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ONE IN SEVEN Americans would avoid Covid-19 treatment for fear of cost, even as pricey new pill shows promise against virus

ONE IN SEVEN Americans would avoid Covid-19 treatment for fear of cost, even as pricey new pill shows promise against virus
Some 14 percent of US adults would forgo medical care for Covid-19 symptoms because they couldn’t pay for it, a new poll has found – yet oblivious health authorities act as if the epidemic will be solved by drugs alone.

One in seven American adults would avoid seeking healthcare if they or a family member experienced symptoms of Covid-19, out of concern they would be unable to afford treatment, according to a Gallup poll published on Tuesday. Even if they specifically believed themselves to be infected with the coronavirus, nine percent would forgo care for financial reasons, the poll found.

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Their fears are well-founded – the average cost of coronavirus treatment in an intensive care unit runs over $30,000, according to a study released earlier this month by insurance industry group America’s Health Insurance Plans. Even for those who avoid the ICU, American healthcare is the most expensive in the world, and stories of coronavirus patients being whacked with gargantuan medical bills are a dime a dozen two months into the pandemic.

Making matters worse is the unemployment crisis, as about 55 percent of Americans receive healthcare through their jobs. Upwards of 30 million have filed for unemployment in the last five weeks, adding an unprecedented number of families to the ranks of the uninsured – which were already estimated in December to include 27.5 million people, more than the population of Australia. Even those lucky enough to have kept their jobs and insurance may face steep co-pays or other surprise costs.

After a handful of highly-publicized cases in which Americans died of the virus after being turned away by hospitals for lack of money, President Donald Trump ordered hospitals to pay for the cost of Covid-19 treatment, and several large insurers promised at the beginning of the month to waive all co-pays for coronavirus testing for 60 days. However, those coverage pledges do not include other costs associated with hospitalization, like ambulance transportation; outpatient treatment; or treatment for non-Covid-19 patients. Individuals seeking treatment have been tested and received the good news that they don’t have the virus – only to be hit shortly thereafter with the bad news that they’re on the hook for thousands of dollars in costs.

Low-income respondents were much more likely to report they would not seek care for financial reasons. Perhaps more troublingly, respondents with annual income under $40,000 were almost four times as likely as those with incomes over $100,000 to report that they or a family member had been turned away from a hospital for reasons related to overcrowding or high patient volume, the Gallup poll found.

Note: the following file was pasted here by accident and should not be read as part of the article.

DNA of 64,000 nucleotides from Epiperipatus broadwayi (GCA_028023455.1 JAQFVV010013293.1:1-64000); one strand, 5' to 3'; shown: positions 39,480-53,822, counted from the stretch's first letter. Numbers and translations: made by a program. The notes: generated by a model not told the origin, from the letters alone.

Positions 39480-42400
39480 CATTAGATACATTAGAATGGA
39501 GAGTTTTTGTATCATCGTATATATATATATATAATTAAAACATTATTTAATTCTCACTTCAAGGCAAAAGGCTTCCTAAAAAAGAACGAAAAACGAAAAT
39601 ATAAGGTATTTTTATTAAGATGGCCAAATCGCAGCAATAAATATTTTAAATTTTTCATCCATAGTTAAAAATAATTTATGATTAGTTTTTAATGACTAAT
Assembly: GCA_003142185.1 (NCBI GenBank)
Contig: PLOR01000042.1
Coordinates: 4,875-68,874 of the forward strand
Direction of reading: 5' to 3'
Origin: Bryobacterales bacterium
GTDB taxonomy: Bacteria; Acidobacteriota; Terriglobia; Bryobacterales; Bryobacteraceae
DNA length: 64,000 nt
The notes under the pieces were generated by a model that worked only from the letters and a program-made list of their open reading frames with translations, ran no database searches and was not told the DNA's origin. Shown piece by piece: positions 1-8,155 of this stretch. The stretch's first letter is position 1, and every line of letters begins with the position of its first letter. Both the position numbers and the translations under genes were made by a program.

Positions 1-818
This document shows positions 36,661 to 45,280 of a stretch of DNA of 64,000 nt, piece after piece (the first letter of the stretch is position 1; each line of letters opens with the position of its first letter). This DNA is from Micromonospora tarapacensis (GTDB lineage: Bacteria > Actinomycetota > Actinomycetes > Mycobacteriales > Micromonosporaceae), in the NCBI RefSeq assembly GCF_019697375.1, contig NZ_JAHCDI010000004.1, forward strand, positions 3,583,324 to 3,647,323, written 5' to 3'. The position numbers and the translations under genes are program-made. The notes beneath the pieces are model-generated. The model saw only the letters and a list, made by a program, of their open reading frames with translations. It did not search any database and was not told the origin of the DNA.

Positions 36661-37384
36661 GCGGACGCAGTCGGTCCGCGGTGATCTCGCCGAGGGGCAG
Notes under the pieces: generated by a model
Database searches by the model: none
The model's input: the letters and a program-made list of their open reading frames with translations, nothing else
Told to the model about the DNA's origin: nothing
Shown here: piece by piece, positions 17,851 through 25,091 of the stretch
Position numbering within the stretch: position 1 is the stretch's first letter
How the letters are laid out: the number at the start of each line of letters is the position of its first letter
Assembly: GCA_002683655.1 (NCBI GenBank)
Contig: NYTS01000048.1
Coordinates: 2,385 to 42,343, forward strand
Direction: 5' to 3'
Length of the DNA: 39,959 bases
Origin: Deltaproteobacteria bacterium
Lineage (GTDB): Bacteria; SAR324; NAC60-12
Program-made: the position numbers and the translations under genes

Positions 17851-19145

While a study of the experimental drug remdesivir as a treatment for Covid-19 published positive preliminary results on Wednesday, such treatment is likely to remain just as far out of reach as existing coronavirus care for many patients. Dr. Anthony Fauci, director of the National Institute of Allergy and Infectious Diseases, nevertheless cheered the results, declaring the trial had “proven” that “a drug can block this virus.”

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Absent from his victory dance was the fine print that Gilead, the company that owns remdesivir, has been skewered in the past for drug-profiteering, tripling the price of a pill it purchased to treat hepatitis C and charging $2,000 per month for the HIV drug Truvada, which costs $6 per pill to make. Gilead only reversed course on its mission to lock down its patent on remdesivir by securing “orphan drug” status – a coveted designation that bars competitors from developing cheaper generic versions for seven years – after the Food and Drug Administration had already granted the status, triggering tremendous public criticism.

Gilead has tried to combat the bad PR by promising to donate 1.5 million doses of the drug to clinical trials, “compassionate use,” and other programs, but it has refused to commit to making remdesivir affordable. Until it does, all the positive test results in the world may not make a difference to the poorest and most vulnerable patients in the US.

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